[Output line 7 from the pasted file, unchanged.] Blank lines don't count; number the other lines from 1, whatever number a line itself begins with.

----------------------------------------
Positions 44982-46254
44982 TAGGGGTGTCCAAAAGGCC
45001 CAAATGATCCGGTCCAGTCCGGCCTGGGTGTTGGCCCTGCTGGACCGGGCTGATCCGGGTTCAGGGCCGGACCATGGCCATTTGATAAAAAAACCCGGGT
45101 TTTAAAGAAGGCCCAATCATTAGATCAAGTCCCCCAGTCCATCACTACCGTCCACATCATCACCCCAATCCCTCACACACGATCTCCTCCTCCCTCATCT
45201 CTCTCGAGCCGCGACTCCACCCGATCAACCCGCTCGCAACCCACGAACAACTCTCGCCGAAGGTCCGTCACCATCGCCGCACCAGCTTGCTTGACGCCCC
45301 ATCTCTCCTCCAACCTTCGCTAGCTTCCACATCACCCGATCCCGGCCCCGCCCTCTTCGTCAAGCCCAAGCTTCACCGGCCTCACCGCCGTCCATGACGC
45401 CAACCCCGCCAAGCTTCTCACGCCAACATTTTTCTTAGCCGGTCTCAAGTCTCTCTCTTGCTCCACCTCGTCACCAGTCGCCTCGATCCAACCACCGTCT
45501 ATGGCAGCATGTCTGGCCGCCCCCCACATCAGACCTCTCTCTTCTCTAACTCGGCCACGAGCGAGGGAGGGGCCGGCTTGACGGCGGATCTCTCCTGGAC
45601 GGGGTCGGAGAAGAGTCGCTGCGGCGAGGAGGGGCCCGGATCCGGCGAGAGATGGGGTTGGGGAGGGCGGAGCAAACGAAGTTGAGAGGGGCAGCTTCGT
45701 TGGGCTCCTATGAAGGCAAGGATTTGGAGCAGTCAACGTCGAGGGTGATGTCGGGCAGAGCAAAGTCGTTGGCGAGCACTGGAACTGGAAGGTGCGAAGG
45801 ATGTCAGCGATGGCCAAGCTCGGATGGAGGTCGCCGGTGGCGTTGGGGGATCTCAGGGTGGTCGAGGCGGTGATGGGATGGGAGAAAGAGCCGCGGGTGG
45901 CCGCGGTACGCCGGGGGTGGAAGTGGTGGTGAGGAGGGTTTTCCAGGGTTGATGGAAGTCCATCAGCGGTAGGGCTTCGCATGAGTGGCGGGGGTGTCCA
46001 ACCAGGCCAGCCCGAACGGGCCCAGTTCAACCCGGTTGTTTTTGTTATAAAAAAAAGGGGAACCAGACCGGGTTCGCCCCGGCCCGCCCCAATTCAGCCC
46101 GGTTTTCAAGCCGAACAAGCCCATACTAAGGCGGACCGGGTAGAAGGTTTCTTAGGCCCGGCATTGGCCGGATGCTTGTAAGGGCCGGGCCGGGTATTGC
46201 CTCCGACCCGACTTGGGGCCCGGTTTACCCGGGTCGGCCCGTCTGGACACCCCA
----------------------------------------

45401 CAACCCCGCCAAGCTTCTCACGCCAACATTTTTCTTAGCCGGTCTCAAGTCTCTCTCTTGCTCCACCTCGTCACCAGTCGCCTCGATCCAACCACCGTCT